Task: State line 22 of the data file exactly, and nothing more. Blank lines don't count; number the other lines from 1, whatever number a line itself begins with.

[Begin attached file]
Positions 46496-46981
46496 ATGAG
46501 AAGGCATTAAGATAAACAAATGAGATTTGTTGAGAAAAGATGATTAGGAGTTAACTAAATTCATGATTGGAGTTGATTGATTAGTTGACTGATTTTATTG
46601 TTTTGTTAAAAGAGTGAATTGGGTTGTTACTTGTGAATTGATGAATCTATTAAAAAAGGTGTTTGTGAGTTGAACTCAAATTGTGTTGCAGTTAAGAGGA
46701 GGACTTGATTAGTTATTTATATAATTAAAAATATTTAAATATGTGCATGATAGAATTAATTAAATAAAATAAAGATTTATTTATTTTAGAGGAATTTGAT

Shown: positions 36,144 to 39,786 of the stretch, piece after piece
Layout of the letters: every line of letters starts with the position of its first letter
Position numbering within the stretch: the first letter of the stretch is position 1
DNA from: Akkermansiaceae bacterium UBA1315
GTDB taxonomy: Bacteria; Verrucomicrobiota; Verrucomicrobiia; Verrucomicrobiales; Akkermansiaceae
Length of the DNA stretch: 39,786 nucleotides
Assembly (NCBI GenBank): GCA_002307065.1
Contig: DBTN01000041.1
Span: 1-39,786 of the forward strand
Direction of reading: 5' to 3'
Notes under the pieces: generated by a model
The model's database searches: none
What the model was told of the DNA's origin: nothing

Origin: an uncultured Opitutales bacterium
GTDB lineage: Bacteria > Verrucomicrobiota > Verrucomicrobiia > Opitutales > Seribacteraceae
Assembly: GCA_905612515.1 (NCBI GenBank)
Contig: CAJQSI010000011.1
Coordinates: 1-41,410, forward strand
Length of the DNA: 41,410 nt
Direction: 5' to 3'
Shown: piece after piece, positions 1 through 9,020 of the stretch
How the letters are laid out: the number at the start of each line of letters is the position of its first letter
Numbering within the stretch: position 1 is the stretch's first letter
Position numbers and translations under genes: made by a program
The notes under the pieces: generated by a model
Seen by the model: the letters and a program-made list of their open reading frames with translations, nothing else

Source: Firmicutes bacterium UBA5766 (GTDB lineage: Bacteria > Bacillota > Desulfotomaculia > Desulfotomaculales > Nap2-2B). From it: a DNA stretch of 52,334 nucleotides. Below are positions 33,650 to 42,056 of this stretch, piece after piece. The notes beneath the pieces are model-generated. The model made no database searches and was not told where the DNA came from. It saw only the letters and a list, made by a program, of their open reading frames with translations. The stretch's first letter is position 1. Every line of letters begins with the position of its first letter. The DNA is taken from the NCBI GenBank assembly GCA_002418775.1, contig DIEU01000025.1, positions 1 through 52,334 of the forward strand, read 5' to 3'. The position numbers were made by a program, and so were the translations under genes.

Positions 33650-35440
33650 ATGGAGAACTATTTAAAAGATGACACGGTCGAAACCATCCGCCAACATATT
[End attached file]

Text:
Contig: CAJQSI010000011.1